The possession of the Philippines
would strengthen the power of Japan
in the Pacific, and they are necessary
to Japan while to us they have always
stood and always will stand' as an ex
pression of retribution in poetic jus
tice. Our trade with the far east
has not been benefited by any develop
ments in tho Pacific, where the com
pensation for the enormous outlay, if
compensation' there be, should bo
evident. .. -
Note That $00,000.
Several who like to keep themselves
acquainted with " the affairs of the
wealthy and to discuss them in an in
timate way are remarking that after
all Count Boni de Castellane is not
such a bad fellow. In proof of this
they recite that Boni is now in a
French court in an effort to regain the
custody of his children from Mrs.
Helie de Sagan, who started as Anna
Gould and in the second chapter was
Boni's wife. The commentators are re
marking that if Boni was not a good
fellow at heart he would not be troub
ling himself to get these children.
. It is feared that some are overlook
ing a line or two in Count Boni's peti
tion to the court. It Is true that most
flourish and space-is given to com
ments on custody of the children and
many lofty reasons are assigned why
Count Boni's mother should have the
little folks, but down near the bottom
of the petition It is asked that when
the children are handed over there
shall come with them the sum of $60,
000 a year, the money to be furnished
by their mother, formerly Anna Gould,
later the count's spouse, now Madame
Helie de Sagan. Don't forget that $60,
000 a year the count is asking; possi
bly it has a bearing on the case.
TALES OF THE DERBY.
Mysteries of the Famous Classic
the English Turf.
If it were possible to write the full
and true history of the Derby It would
contain some startling revelations of
strange doings behind the . scenes of
which the public hjis little suspicion
and no actual knowledge.
There is, for instance, little doubt
that a very different tale would have
been told of Teddington's Derby but
for the prompt action of his wjjle
awake owner. Sir Joseph Hawley.
When the Kentish baronet attended
the York spring meeting of 1851 he
was amazed to find the bookmakers
eager to lay odds to any amount
against his colt, who was looked on as
a certain winner of the blue ribbon a
few weeks later. Sir Joseph at once
scented . mischief, and, leaving the
course, he traveled as t astv as relays
of swift horses could take him to his
training quarters, where be communi
cated his suspicions to Alec Taylor, bis
trainer. ' .
- As the result of their deliberations
Teddiugton was at once removed to
another box, placed under the charge
of a different boy and a strict watch
kept over him night and day. What
ever scheme was on foot to disable the
horse was thus effectually checked.
Teddlngton soon resumed his place as
first favorite In the betting and, as ev
erybody expected, won the Derby with
Another mystery which has not been
solved to this day Is associated with
Leander and that memorable Derby of
1844. It was more than suspected that
Leander was a four-year-old, but there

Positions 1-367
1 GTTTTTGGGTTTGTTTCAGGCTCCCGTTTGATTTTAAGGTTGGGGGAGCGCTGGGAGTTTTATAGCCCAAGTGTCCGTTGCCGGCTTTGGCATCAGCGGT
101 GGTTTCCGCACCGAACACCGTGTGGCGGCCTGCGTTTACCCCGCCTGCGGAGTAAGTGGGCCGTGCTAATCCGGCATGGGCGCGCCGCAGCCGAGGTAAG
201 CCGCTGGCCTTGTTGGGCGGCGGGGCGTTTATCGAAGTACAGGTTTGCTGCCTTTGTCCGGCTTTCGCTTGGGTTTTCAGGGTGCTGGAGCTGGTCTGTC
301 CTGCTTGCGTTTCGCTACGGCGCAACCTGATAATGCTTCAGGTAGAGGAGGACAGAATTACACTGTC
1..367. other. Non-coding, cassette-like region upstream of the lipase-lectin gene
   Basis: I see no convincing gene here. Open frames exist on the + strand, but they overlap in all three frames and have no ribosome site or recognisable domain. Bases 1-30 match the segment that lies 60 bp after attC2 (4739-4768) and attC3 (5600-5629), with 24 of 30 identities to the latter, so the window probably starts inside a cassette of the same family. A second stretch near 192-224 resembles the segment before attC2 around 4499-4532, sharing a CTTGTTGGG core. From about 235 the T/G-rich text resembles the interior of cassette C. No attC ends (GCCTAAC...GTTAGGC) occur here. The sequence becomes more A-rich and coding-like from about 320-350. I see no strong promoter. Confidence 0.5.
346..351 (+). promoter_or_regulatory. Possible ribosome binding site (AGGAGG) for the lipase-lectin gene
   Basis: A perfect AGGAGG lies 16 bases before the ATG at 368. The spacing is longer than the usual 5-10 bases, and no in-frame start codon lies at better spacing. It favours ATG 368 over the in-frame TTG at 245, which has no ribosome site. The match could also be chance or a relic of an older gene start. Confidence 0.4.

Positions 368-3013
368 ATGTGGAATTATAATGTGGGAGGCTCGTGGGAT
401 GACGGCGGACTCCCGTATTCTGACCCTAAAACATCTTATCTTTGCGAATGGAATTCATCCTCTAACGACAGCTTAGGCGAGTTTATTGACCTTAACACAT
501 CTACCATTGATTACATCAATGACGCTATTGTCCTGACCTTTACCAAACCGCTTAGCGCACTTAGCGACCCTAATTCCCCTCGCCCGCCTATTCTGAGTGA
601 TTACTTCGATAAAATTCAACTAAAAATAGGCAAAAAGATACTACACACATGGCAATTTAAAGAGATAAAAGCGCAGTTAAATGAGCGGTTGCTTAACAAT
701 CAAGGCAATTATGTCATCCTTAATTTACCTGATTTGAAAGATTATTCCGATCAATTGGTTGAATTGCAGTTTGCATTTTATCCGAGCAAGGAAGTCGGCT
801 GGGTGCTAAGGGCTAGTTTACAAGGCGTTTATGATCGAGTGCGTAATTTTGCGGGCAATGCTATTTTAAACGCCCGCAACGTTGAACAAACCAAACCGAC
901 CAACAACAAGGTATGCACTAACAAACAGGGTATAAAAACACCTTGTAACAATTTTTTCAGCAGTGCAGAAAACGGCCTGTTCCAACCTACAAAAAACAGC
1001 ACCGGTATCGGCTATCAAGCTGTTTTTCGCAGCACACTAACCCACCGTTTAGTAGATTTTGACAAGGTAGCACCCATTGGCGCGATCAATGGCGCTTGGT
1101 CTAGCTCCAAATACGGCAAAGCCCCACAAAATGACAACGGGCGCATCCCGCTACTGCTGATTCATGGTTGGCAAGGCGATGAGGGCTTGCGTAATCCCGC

was not sufficient evidence on which
to base an objection to his running. In
the race his fetlock was broken by a
kick from Running Rein, and he was
effectually placed hors de combat. lie
was shot and buried, but when a party
of sportsmen who wished to test their
suspicions dug up his body at dead of
night they found that the head, which
alone could settle the matter, was gone.
Ratan, the second favorite for this
race, was made safe by " a cunningly
devised bolus, but who administered
It was never discovered, and. to crown
this Derby as .the most, shady and
fraudulent on record. Running Rein,
who came In first, was found to be
none other than Maccabeus, a" four-year-old,
and thns an Impostor of the
first water. But when It became neces
sary to produce the horse' for an. ex
amination by experts It was found that
he, like Lcander's telltale head, had
been spirited away. .
. In connection with Running Rein, by
the way, a dramatic story Is told. A
Captain Osborne had backed Orlando
for a very heavy sum, and when Run
ning Rein came In first he was faced
with the alternative of blowing out
bis brains or being declared a default
er. " He was Just on the point of choos
ing death rather than dishonor when a
note'was placed in his hand. "Run
ning Rein," ran' the missive, which
was from a "friendly tout, "is an im
postor; and be" won't' get the Derby
stakes. Buy up all the bets-on Orlando
you can get, and you will make a for
tune:" J.. .. ' ; w '
The captain pat away his revolver.
followed the tout's advice and, Instead
of providing work' for the undertaker,
found btmself 18,000 Jn rJocket. v ' -'
Fesr .horses Iha vs. ever, ataried.. a : hot.
ter favorite fof the Derby than Mc
Gregor In 1870. So . rosy were his
chances that odds of 9 to 4 were laid
on hjm to an enormous amount, and
the money was considered as good as
won. To the .consteratlon, however,
of; bis backers, he seemed unable to
move freely In the race and finished a
bad fourth behind horses who were
not In the same century with him.
,vThere was no doubt whatever that
Maegregor had been drugged, but who
the rascal was who did the dastardly